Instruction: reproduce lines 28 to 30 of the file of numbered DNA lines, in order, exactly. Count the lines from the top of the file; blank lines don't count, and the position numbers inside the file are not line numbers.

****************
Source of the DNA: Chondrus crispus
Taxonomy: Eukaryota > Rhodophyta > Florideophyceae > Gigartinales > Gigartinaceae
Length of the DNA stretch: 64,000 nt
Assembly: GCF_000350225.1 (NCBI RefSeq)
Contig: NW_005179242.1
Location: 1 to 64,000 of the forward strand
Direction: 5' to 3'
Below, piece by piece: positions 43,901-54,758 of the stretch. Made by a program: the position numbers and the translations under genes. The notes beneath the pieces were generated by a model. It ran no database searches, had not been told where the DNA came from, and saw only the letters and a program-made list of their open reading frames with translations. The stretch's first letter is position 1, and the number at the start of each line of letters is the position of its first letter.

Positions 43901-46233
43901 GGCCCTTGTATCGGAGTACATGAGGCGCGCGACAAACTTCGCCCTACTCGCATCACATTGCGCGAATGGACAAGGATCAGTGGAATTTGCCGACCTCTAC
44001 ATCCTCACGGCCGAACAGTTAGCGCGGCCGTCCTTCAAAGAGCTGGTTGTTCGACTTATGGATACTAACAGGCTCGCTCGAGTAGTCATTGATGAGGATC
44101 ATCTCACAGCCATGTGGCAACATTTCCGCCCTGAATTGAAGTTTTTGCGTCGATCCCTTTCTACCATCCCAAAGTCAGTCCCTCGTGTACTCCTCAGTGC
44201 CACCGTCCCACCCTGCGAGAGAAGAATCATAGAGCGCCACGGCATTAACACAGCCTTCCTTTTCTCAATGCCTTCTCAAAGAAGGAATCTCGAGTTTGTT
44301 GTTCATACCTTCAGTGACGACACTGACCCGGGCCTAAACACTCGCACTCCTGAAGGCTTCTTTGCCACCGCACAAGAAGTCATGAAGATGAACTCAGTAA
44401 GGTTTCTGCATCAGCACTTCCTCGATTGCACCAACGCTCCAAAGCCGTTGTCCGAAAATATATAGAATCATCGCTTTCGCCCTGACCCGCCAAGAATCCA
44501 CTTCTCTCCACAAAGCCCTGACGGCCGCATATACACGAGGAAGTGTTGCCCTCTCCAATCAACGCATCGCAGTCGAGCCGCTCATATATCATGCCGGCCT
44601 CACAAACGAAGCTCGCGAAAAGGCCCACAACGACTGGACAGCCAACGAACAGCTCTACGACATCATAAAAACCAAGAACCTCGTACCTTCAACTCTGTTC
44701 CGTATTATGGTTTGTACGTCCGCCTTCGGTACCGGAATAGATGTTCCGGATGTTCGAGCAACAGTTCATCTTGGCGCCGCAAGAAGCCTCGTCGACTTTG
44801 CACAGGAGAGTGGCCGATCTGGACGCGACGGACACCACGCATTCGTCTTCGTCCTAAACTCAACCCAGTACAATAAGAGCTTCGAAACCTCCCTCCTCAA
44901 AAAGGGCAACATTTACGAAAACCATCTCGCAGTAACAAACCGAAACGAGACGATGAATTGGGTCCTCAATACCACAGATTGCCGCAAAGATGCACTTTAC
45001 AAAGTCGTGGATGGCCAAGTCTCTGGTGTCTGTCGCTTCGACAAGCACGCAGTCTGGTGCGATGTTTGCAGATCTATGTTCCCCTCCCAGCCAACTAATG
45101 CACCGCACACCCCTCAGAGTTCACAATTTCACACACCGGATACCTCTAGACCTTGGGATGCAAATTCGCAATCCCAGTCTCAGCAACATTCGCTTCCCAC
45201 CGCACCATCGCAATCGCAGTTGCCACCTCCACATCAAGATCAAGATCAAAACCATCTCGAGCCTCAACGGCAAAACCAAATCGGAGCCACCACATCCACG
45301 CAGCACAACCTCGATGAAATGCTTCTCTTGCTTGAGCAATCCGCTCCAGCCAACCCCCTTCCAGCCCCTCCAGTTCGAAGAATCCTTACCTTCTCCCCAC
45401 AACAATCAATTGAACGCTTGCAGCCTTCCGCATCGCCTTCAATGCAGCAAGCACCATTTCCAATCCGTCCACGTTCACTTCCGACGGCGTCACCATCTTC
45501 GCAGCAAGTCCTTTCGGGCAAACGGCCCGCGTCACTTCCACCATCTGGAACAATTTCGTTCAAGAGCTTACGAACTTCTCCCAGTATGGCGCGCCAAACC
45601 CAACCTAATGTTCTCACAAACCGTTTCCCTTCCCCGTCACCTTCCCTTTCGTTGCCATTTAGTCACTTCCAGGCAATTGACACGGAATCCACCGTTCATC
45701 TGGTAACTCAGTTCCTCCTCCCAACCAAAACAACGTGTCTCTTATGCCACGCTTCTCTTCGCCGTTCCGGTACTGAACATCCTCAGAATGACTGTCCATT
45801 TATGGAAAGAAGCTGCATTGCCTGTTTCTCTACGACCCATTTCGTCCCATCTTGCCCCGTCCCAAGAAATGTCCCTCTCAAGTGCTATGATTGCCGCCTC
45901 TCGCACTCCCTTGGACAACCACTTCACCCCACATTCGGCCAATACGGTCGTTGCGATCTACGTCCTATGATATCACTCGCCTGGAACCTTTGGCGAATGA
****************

45701 TGGTAACTCAGTTCCTCCTCCCAACCAAAACAACGTGTCTCTTATGCCACGCTTCTCTTCGCCGTTCCGGTACTGAACATCCTCAGAATGACTGTCCATT
45801 TATGGAAAGAAGCTGCATTGCCTGTTTCTCTACGACCCATTTCGTCCCATCTTGCCCCGTCCCAAGAAATGTCCCTCTCAAGTGCTATGATTGCCGCCTC
45901 TCGCACTCCCTTGGACAACCACTTCACCCCACATTCGGCCAATACGGTCGTTGCGATCTACGTCCTATGATATCACTCGCCTGGAACCTTTGGCGAATGA